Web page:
Are we the turtle in the turtle soup? If we plunged a live turtle into a pot full of boiling water he would struggle to get out. Putting him in a pot of cold water he would swim around contentedly and would not notice as we gradually turned up the temperature. He was destined to become turtle soup but wouldn’t be aware of it until too late. As in this crude analogy, humanity is swimming around in P-B unaware that the water is getting warmer, and we don’t mean global warming.
What is happening is a growing violence on the planet and the fading of what little compassion exists. Fear is increasing the temperature in our relationships and our tendency to become ever more defensive, ever more fearful. How does this happen and what effect is it having on the human community? Is there evidence of an approaching darkness driving human behavior?
Once again we enter that region of P-B where fear and the other meet to spark the raging fires of delusional hatred. In the essays found in the Simple Reality books and on the Simple Reality blog, we tell this tragic tale again and again where only the details of the story vary. Why so much repetition? Because humanity must be roused from a deep sleep and we must shake the drugged sleeper vigorously, relentlessly and even violently. We resist acknowledging the tragedy in which we are immersed and we deny the slowly increasing temperature of a stew in which we will ultimately end up being “cooked.” And so we try again.
Are all humans capable of violence? This question is often asked and we will never get anywhere trying to answer it because it is the wrong question. The question that will get us to a profound answer is: Is the false self capable of violence? The answer is yes and now we can begin to have a fruitful conversation arriving at an answer that points the way to eradicating violence on this planet.
Like the overwhelming majority of human beings, 19-year old Sean O’Callaghan, a paramilitary member of the Irish Republican Army in 1976 did what most of us would find unthinkable. His insights on what happened and why they happened are unpleasant to read about but we must.
What was unusual in 1976 has become in our world today commonplace. Catholic IRA gunmen stopped a van in Northern Ireland with 12 workmen aboard. They freed the one Catholic, lined up the 11 Protestants and shot them one by one.
Watching television today (2013) Sean O’Callaghan sees images of terrified people running from jihadi militants inside an upscale mall in Kenya. Some of the people had been asked their religion by the terrorists. Muslims were spared and non-Muslims were shot. Replying to a comment by a friend watching with him he replies, “But we used to do the same thing.”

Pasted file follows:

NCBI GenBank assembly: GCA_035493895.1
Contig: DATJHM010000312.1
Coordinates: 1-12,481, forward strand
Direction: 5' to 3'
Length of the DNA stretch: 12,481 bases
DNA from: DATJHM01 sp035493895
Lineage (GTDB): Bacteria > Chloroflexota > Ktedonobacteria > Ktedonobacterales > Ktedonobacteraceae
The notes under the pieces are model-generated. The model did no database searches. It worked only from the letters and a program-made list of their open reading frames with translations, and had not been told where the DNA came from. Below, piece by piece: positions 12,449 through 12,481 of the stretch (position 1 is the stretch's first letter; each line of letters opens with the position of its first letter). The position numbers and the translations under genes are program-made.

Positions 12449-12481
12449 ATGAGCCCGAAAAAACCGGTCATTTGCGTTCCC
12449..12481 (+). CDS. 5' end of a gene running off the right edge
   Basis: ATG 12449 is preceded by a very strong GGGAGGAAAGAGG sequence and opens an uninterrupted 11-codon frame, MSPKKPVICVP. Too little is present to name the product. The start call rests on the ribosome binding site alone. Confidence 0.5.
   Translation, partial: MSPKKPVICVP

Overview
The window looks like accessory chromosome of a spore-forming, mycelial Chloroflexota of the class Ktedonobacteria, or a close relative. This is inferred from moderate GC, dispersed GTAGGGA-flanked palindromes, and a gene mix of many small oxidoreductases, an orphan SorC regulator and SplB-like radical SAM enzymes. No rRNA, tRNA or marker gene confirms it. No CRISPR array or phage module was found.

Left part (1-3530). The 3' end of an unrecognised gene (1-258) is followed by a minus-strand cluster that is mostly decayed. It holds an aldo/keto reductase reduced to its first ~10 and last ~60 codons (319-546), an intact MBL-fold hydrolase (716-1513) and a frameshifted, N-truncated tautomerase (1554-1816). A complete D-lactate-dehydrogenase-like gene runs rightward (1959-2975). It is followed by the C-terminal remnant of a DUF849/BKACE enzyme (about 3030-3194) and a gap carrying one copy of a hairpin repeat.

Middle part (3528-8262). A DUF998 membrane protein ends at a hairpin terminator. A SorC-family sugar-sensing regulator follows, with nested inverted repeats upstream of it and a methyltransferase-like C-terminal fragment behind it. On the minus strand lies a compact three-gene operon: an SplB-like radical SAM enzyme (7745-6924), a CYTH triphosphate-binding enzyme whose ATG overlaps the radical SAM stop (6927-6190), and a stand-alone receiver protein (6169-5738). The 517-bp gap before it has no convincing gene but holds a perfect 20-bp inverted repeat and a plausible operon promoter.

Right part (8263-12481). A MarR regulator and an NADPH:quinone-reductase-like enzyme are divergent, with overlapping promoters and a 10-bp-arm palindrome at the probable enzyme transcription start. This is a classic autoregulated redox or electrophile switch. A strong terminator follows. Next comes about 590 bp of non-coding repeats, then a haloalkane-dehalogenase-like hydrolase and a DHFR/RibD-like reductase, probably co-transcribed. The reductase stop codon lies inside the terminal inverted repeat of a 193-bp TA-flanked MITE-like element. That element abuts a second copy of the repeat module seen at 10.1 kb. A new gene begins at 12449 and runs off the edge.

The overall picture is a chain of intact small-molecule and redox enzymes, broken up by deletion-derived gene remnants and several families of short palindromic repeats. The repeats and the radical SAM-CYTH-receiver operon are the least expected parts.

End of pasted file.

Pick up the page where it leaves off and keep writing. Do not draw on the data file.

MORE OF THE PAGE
O’Callaghan entered a bar in August 1974 and shot a man he had been told was a traitor to the Irish Catholic cause. He later learned after the fact and, of course too late, that what he had been told was not true. Whoops!
This “whoops” can be said of all human violence because the people being killed are not who they are said to be. The false information comes within a bogus context and from a false identity like that of the deluded O’Callaghan. Innocents are being killed by innocents. This is an absurdity but nevertheless it can be understood and we can change that behavior.
The story plays a crucial role in determining our identity. In Northern Ireland, the older men told the younger boys about the mythological Easter Monday uprising in 1916. A blend of Catholic religion and Irish nationalism was added to the narrative. Along comes Sean O’Callaghan, age 15 looking for an identity that would give his life meaning and a way to express the anger he felt about the injustice of the treatment of refugees he had seen flowing from Belfast into southern Ireland.
Now we answer the question posed above. Are we all capable of egregious violence? “‘We are all capable of such things,’ said Mr. Kelman, 86, whose family fled Vienna under the Nazis in 1939.” Kelman is professor emeritus of social ethics at Harvard. Social psychologists say a culture like that found in Germany, with emphasis on authority and obedience can replace individual moral responsibility with loyalty to a larger mission. In such a culture, men like Hitler and German Nazi propaganda minister Goebbels, can persuade fellow citizens to overcome the moral inhibition against murder. All they had to do was to point to an image of the other that they said was responsible for the perceived injustices and the economic hardships being experienced by the German people during the worldwide depression.